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MISTY redirects here. For other meanings, see Misty
Designers Matsui, Ichikawa, Sorimachi, Tokita, Yamagishi
First published 1995
Successors Camellia, MISTY2, KASUMI
Certification CRYPTREC, NESSIE
Cipher detail
Key sizes 128 bits
Block sizes 64 bits
Structure Nested Feistel network
Rounds n (8 recommended)

In cryptography, MISTY1 (or MISTY-1) is a block cipher designed in 1995 by Mitsuru Matsui and others for Mitsubishi Electric.[1][2]

MISTY1 is one of the selected algorithms in the European NESSIE project, and has been recommended for Japanese government use by the CRYPTREC project. KASUMI is a strengthened version of the MISTY1 cipher and has been adopted as the standard encryption algorithm for European mobile phones. In 2005, KASUMI was broken, but there is no practical attack against it yet; see the article for more details.

"MISTY" can stand for "Mitsubishi Improved Security Technology", it is also the initials of the researchers involved in its development: Matsui Mitsuru, Ichikawa Tetsuya, Sorimachi Toru, Tokita Toshio, and Yamagishi Atsuhiro.[3]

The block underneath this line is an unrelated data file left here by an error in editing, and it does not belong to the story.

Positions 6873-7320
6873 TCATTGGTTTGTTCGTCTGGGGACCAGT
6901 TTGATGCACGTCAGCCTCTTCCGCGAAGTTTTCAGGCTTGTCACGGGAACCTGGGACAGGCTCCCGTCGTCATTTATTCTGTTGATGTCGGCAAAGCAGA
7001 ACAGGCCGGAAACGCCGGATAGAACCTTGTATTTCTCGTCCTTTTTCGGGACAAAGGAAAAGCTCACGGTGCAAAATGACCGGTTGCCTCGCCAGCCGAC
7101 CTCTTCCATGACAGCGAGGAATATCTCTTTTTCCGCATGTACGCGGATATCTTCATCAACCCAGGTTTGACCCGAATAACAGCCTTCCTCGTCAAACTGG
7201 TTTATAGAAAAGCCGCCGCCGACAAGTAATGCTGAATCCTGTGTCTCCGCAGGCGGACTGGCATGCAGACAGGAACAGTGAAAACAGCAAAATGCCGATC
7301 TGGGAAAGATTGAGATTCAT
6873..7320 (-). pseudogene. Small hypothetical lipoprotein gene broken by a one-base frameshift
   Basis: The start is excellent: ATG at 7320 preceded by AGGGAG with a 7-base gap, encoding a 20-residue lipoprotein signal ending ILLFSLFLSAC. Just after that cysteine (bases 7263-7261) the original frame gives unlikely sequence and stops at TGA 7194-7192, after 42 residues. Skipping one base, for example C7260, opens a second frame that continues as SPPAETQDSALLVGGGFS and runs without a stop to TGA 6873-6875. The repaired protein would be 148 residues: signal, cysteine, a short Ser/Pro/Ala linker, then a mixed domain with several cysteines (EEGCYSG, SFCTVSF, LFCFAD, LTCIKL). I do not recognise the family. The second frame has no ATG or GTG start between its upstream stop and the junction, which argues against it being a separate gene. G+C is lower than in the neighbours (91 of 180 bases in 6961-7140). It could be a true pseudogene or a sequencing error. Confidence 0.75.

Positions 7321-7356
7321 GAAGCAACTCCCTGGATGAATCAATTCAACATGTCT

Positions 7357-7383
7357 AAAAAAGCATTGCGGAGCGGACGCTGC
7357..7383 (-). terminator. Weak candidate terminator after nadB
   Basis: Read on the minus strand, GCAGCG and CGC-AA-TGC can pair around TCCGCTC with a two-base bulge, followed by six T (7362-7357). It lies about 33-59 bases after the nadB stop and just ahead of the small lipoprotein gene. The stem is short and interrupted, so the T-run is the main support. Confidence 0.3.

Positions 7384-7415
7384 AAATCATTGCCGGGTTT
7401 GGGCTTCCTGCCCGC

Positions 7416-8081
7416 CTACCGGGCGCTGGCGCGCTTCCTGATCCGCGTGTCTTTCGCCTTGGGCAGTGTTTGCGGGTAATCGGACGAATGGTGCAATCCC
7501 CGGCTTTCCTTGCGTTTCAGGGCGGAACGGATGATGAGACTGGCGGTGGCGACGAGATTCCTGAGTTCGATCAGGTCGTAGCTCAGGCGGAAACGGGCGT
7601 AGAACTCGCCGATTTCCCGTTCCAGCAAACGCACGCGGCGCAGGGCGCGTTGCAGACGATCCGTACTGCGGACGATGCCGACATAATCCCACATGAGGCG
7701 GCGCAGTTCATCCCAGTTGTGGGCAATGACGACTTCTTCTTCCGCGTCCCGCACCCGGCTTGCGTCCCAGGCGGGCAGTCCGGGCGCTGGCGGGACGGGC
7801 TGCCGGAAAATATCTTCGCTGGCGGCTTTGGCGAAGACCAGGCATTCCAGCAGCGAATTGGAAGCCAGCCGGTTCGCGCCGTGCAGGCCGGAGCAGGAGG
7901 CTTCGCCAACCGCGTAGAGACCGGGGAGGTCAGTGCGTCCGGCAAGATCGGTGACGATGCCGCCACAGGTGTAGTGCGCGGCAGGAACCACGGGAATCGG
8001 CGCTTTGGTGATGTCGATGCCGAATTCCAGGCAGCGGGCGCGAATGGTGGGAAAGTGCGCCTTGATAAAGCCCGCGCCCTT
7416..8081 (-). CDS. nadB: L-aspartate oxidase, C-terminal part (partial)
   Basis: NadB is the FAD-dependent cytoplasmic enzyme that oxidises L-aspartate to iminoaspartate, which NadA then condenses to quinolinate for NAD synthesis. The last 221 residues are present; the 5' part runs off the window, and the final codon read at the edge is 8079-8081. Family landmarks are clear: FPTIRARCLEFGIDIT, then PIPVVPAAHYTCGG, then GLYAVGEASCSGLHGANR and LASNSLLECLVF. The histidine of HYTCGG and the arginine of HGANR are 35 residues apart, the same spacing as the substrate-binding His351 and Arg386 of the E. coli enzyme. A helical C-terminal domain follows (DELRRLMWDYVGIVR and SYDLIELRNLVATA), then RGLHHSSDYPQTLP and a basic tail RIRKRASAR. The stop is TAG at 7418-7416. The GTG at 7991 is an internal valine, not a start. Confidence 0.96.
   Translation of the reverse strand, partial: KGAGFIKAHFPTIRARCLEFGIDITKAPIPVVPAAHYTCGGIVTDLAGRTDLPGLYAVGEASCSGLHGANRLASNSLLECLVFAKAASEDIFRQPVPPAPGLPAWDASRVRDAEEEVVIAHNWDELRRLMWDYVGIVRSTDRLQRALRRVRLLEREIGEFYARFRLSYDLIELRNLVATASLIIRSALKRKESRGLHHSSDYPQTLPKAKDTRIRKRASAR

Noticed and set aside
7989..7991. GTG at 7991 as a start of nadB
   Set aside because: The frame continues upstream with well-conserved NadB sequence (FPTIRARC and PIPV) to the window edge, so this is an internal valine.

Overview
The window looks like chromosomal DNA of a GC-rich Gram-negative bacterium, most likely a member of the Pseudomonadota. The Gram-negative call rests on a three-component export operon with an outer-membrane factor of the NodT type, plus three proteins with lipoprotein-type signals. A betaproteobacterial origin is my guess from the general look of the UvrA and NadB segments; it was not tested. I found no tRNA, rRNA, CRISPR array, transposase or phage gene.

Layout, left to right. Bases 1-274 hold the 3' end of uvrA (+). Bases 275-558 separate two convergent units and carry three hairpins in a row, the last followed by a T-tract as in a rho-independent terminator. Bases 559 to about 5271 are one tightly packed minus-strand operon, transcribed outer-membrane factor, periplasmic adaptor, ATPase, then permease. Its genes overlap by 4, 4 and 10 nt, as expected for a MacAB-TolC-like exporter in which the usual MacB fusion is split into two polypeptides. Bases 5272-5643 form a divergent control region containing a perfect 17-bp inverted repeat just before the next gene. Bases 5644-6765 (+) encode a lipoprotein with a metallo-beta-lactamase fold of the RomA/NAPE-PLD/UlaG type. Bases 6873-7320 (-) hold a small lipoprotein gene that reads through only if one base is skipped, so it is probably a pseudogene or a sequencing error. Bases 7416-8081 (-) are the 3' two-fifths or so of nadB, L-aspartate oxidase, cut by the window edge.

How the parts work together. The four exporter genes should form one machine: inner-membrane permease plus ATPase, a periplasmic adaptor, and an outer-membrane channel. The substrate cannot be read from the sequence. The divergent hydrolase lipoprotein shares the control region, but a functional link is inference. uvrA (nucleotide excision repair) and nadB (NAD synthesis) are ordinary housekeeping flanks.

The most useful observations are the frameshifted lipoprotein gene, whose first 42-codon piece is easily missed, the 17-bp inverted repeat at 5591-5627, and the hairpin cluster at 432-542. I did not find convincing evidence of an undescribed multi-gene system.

MISTY1 is covered by patents, although the algorithm is freely available for academic (non-profit) use in RFC 2994.



MISTY1 is a Feistel network with a variable number of rounds (any multiple of 4), though 8 are recommended. The cipher operates on 64-bit blocks and has a key size of 128 bits. MISTY1 has an innovative recursive structure; the round function itself uses a 3-round Feistel network. MISTY1 claims to be provably secure against linear and differential cryptanalysis.

In the paper "Block Ciphers and Stream Ciphers" by Alex Biryukov, it is noted that KASUMI, also termed A5/3, is a strengthened version of block cipher MISTY1 running in a Counter mode.[4]

See also


  1. ^ Mitsuru Matsui (1997). "Block encryption algorithm MISTY". Fast Software Encryption, 4th International Workshop, FSE '97, LNCS 1267. pp. 64–74.  
  2. ^ Mitsuru Matsui (July 1996). Block encryption algorithm MISTY.  
  3. ^ "Episodes in the development of MISTY".  
  4. ^ Alex Biryukov (2004). "Block Ciphers and Stream Ciphers: The State of the Art".  
  • Elad Barkan, Eli Biham and Nathan Keller, Instant Ciphertext-Only Cryptanalysis of GSM Encrypted Communication, CRYPTO 2003, pp. 600–616 (PDF).

External links



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